Summary and Analysis
Mr. Pickwick rises early and walks to Rochester Bridge, where he meets "Dismal Jemmy" contemplating suicide, or so he says. Jemmy promises to send Mr. Pickwick a manuscript, and Pickwick returns to eat breakfast and prepare for the visit to Wardle's farm. The Pickwickians obtain a chaise, but the inexperienced Winkle must ride horseback. The horses prove unruly, and Winkle loses his while Tupman and Snodgrass are overturned. After trying unsuccessfully to get rid of a horse, the four men arrive at Wardle's bruised and disgruntled. But Mr. Wardle sees that they are cleaned up and given brandy, which refreshes them.
The Pickwickians are introduced to Mr. Wardle's crotchety, cherished, slightly deaf mother and to several neighbors present. The gathering settles down to a card party. Mr. Pickwick and the old lady trounce two neighbors at whist; and the other card table, which is full of young people, is merry and playful. When the card games are finished the local minister is invited to recite a poem about the ivy and how it thrives on decay. That done, the minister is requested by Mr. Wardle to tell the story of "The Convict's Return," in which John Edmunds, a man with a brutal father and a devoted mother, is convicted of theft and serves fourteen years. When he is released he returns home to find his mother dead and his father in a workhouse. Edmunds and his father get into a violent fight, during which the evil father dies of a burst blood vessel. Edmunds then lives repentantly until his death. When the story is finished, everyone retires.
Mr. Pickwick gets up early and sees Wardle ready to go crow hunting with Winkle. A group assembles, and Winkle is fearful of his lack of skill — in fact, he shoots Tupman in the arm. Tupman is carried back and greeted by the hysterical Rachael. The Pickwickians leave Tupman in Rachael's care and go with Wardle to nearby Muggleton to see a cricket match. There they meet the glib stranger again, who introduces himself as Alfred Jingle and who is on familiar terms with the All-Muggleton team. The Dingley Dell team is badly beaten, which means they must buy dinner for the winners. Under the influence of alcohol, any ill-feeling between the two groups is lost, and everyone stays up drinking until the morning hours.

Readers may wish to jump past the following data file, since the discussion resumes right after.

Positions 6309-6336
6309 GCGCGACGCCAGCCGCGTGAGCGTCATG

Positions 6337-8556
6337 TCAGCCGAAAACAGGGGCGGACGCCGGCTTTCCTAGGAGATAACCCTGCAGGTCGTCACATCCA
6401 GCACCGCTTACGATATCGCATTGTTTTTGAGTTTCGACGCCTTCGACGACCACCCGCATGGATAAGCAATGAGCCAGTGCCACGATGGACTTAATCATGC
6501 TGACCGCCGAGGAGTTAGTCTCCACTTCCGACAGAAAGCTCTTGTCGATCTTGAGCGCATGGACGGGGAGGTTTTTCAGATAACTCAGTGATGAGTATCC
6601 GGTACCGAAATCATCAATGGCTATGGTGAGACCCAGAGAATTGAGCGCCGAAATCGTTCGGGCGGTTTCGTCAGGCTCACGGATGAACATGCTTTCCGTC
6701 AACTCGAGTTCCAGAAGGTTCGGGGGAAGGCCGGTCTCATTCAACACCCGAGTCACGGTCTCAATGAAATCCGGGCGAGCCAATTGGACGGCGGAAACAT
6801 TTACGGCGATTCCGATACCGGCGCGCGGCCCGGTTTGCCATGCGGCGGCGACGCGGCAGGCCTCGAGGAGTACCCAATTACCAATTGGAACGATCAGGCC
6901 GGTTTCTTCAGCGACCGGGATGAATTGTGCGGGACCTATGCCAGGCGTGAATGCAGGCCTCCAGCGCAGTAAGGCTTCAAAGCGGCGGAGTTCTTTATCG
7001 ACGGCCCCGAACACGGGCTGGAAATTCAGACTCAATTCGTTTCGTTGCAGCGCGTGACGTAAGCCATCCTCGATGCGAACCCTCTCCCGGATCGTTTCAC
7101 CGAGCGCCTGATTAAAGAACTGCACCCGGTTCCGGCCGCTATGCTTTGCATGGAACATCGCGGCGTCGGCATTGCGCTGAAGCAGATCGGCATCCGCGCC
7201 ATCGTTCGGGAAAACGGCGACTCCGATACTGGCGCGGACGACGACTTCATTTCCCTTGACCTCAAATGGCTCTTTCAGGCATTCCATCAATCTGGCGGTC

These chapters proceed by means of contrast to show how pleasant life is at Wardle's Manor Farm. In Chapter 5 the suicidal remarks of "Dismal Jemmy" and the difficulties of getting to Wardle's farm make the arrival seem all the more of a blessing. In Chapter 6 the minister's gloomy poem and tale set the attention paid to old Mrs. Wardle and the jollity of cards into relief. In Chapter 7 the wounding of Tupman simply places Tupman where he wants to be — at home with the ladies, who fuss over him. Further, the rather dangerous sport of hunting is contrasted with the team sport of cricket, which in turn leads to a communal feast and late carousing in Muggleton. The Wardle home is capacious, fun-loving, and full of diversions for everyone.
So far Chapters 2, 5, and 7 have begun with Mr. Pickwick getting up with the sun in a buoyant mood. According to the old theory of "humors," Mr. Pickwick embodies the sanguine personality, whose element is fire. He has a sunny disposition; he "beams"; he is hot-tempered: one cannot discuss him without some metaphors of fire, light, and heat creeping in. The sun and the light it casts provide the atmosphere of comedy; Mr. Pickwick will come to be the warm, radiating center of comedy in this novel.
Balanced against this daylight world, Dickens shows us a night world in the tale and talk of "Dismal Jemmy" and in the tale of the clergyman about John Edmunds. Self-destruction seems to be the main theme of this night world, with revenge as an auxiliary theme. Again, the relation between father and son is brutal, and again the woman is a victim. The savagery of this tale would appall us if it were not safely bracketed as a story. But as part of a tradition of evening storytelling it points up the coziness and good fellowship of the Wardle household, where the old mother is pampered and everyone generally likes everyone else. Dickens uses this contrasting principle throughout the novel. The darkness of the interpolated tale makes the rest of the narrative seem somewhat brighter than it is.
Another feature of these chapters is Dickens' ability to invest animals and minor characters with a personality of their own. The two horses that Pickwick and Winkle take are both ornery and dangerous, but they are ornery in different ways. And a neighbor of Mr. Wardle's, Mr. Miller, has a penchant for putting his foot in his mouth and for losing at whist. Dickens' talent for invention, for getting fun out of things that resist comedy, is very rare, but it gives Pickwick Papers a rich and inexhaustible sense of vitality. One can still enjoy this novel after many readings because of Dickens' fertile, life-giving imagination.